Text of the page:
Blood transfusion in sickle cell disease and Red cell exchange
Why might someone with sickle cell disease need a blood transfusion?
Blood contains many different cells. The red cells contain something called haemoglobin (often called Hb) that is essential for carrying oxygen around the body. Sickle cell disease is an abnormality of haemoglobin. When the body is stressed because of illness, infection, or dehydration, the red cells become crescent shaped and very sticky. This can cause the person to become very unwell. Transfusion can often reverse the sickling process particularly if some blood is take out as part of the process (exchanged). Sometimes the blood count can drop dramatically and a blood transfusion may be needed to correct it. Blood transfusions in sickle cell disease are logistically and medically more complicated that in the average person and great attention and thought has to be used in order to get things right for the patient.
What types of transfusion can be given in sickle cell disease?
There are two ways of delivering blood transfusions in sickle cell disease; top up and exchange. A top up means that only blood is given, whereas in an exchange, blood is taken out and both blood and saline (salt water) is given. This is to decrease the overall proportion of sickle cell blood. The exchange can also be split into manual (done by hand) or automated (done by a machine). Automated exchange is sometimes known as Apheresis.
Why might someone need a transfusion ?
- to treat severe anaemia.
- to prepare for an operation
- to treat a severe complication e.g. stroke or a chest syndrome.
- to prevent a severe complication e.g. stroke
- to support a patient for a short time e.g. in pregnancy or with poorly healing leg ulcers.
What choice of transfusions are there in sickle cell disease?
The choice of which to use should be based on a medical decision made with the patient.
- To correct anaemia: this is often if the blood count drops dramatically sometimes due to infection
- To decrease the proportion of sickle in the blood – here then there are three choices.
A simple top-up transfusion can be used to decrease the proportion of sickle in the blood. It is easy to give and many nurses will be trained to do this, it only needs a small vein and so is relatively uncomplicated to deliver.
However, sometimes the doctor may think that this might not reduce the proportion enough, so will not recommend a top-up and may recommend a red cell exchange instead. Also, each time you give a top-up transfusion you receive iron which is part of the red blood cell. Too much iron is bad for you and people who have had a lot of top-up transfusions need medicine (known as chelation) to take away the extra iron so it does not make them ill.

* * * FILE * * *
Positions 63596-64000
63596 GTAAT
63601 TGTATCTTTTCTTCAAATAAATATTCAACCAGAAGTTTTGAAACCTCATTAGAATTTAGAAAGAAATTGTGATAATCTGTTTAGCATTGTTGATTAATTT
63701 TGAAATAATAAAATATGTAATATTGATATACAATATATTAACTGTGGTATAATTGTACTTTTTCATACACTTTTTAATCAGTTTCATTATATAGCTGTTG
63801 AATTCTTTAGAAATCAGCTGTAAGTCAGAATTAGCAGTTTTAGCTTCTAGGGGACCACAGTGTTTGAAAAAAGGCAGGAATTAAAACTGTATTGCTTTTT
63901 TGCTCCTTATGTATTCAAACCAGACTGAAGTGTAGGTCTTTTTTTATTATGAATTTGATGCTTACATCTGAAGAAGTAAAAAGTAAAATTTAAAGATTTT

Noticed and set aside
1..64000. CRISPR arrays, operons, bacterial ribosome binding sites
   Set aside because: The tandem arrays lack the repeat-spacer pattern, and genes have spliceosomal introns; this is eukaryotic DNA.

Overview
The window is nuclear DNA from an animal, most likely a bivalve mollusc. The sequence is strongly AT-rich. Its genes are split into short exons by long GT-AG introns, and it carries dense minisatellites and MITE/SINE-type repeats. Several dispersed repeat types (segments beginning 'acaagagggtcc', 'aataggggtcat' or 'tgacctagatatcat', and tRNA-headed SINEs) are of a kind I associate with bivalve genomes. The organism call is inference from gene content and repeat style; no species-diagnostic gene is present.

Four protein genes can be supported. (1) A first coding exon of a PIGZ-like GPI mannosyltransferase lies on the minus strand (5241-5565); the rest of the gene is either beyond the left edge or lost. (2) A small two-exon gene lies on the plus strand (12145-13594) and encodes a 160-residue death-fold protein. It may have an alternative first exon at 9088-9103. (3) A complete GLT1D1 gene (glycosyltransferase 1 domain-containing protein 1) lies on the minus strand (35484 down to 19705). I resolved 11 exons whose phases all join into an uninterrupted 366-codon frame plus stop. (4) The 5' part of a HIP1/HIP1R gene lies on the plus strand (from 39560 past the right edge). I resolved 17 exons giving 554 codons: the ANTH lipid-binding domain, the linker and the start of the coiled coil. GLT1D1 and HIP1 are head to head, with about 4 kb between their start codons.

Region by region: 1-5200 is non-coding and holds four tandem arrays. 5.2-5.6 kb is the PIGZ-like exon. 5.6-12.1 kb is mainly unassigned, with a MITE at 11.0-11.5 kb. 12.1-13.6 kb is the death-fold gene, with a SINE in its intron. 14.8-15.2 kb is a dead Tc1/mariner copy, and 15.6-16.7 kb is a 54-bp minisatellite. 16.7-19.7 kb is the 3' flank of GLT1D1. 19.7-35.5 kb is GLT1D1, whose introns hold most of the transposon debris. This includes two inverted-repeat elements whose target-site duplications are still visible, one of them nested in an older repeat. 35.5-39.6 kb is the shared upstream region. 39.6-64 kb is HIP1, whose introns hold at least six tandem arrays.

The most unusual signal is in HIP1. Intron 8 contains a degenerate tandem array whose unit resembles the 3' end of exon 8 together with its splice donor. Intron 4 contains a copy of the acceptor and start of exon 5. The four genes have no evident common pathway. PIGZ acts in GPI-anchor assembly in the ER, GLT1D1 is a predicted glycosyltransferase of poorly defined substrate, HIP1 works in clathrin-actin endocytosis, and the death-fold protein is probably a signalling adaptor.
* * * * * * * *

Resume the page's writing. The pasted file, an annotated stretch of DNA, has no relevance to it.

Red cell exchange transfusions are good in the sense that some blood is taken out and so less iron is given; the amount of sickle cells can be decreased more effectively and more quickly. This is a service run through Harley Street at UCLH with dedicated apheresis staff from the UCLH apheresis team.
When considering the exchanges, what is better – automated or manual red cell exchange? They both have their advantages and disadvantages. Automated is more effective in that it drops the sickle percentage much lower and much faster. Also for automated exchange, usually for every red cell you take out, you put one in such that there is no iron loading at all. However, in order to be more effective, often more blood is needed, which may lead to a delay in treatment in the emergency setting.
As it is more effective, for those on a long term programme, the gap between exchanges is longer e.g. 6-8 weeks for automated rather than 3-4 weeks for manual. This offers a real quality of life improvement for these patients as they do not need to come to hospital as often. The other thing of note is that some patients describe feeling much healthier on the automated exchange; some patients notice a real difference between the lower percentages of sickle cell blood that they get on an automated programme.
The disadvantage of automated exchange is that you need really good venous access (good fast flowing veins), often better than that you need for manual exchange. Sometimes your arm veins may not be good enough and the team may recommend central venous access with a temporary line e.g. vascath or a more permanent access e.g. a vortex port. This is when a plastic tube is inserted into a larger vein usually in the groin though sometimes in the neck. This is needed in about two thirds of patients on automated exchange and can lead to a delay in giving the treatment. However, practically, a significant proportion of patients who have manual exchanges have veins that are so poor that they would need central venous access in any case.
What can Dr Trompeter offer?
- advice regarding when and how to transfuse
- montoring the effects of transfusion
- arrange exchange and top up transfusions delineating the parameters in a tailor-made fashion